The History, Epidemiology, and Differential Diagnosis of Social Anxiety Disorder
Social anxiety disorder has only recently garnered recognition as a unique anxiety disorder. Although social anxiety disorder is distinguishable from other psychiatric disorders, there are several areas in which this distinction is not straightforward. Furthermore, social anxiety disorder is associated with considerable comorbidity with other disorders, which may render differential diagnosis a challenging endeavor. This article will review those disorders that must be differentiated from social anxiety disorder, including major depression, panic disorder with agoraphobia, generalized anxiety disorder, obsessive-compulsive disorder, and body dysmorphic disorder. In addition, the fourth edition of the Diagnostic and Statistical Manual of Mental Disorders (DSM-IV) provides specific examples of disorders, e.g., verbal dysfluency (stuttering) and Parkinson’s disease, in the context of which social anxiety disorder is not to be diagnosed. Social anxiety disorder is also frequently comorbid with the Axis II avoidant personality disorder. Interestingly, this may present a prime example of “comorbidity by committee,” because it is growing increasingly clear that much avoidant personality disorder as defined by DSM-IV merely denotes a subgroup of patients with generalized social anxiety disorder. Because social anxiety disorder has a chronic course and is associated with significant morbidity, it is critical that patients receive an accurate diagnosis and appropriate treatment.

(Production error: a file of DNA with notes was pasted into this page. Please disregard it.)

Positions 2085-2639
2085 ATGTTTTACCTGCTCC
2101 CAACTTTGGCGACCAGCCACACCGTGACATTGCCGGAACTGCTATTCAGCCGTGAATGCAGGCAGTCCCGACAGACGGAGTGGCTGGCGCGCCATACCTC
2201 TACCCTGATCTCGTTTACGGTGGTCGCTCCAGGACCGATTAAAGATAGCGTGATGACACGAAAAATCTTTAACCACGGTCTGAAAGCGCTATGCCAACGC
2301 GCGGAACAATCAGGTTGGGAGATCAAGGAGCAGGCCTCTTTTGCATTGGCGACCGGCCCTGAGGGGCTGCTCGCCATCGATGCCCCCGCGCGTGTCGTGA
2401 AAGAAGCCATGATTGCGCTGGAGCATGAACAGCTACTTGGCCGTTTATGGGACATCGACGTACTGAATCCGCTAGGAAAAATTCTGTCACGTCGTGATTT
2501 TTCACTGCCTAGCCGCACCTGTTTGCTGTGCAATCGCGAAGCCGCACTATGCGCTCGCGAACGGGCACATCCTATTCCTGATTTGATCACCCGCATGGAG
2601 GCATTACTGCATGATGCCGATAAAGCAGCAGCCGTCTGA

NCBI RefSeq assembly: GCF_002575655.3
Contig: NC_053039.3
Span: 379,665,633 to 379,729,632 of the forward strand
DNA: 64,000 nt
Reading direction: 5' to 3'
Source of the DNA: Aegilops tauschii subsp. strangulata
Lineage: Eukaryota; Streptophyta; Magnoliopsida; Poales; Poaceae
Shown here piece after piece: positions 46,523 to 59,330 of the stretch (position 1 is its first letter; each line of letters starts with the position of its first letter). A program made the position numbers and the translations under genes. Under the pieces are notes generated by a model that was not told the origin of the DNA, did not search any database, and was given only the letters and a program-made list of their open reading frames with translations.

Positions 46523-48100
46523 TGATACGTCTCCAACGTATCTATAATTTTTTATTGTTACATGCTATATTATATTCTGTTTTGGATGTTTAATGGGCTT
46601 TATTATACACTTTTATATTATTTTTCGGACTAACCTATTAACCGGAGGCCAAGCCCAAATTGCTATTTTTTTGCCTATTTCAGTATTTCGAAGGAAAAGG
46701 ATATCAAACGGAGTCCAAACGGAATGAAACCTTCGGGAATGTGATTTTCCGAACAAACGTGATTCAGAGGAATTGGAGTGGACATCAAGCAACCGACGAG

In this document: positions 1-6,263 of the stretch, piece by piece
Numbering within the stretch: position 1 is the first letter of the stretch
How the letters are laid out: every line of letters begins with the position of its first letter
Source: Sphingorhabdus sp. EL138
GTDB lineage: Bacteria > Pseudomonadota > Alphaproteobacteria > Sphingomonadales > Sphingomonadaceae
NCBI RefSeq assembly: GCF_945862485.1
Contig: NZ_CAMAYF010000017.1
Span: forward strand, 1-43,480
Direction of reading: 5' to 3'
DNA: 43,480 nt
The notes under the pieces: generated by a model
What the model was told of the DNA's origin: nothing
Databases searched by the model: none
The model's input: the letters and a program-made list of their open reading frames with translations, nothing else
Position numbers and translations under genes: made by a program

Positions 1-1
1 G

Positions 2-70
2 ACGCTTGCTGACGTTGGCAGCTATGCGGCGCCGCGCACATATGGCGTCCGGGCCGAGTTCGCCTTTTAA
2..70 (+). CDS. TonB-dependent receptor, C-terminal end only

J Clin Psychiatry 1999;60(suppl 9):4-8
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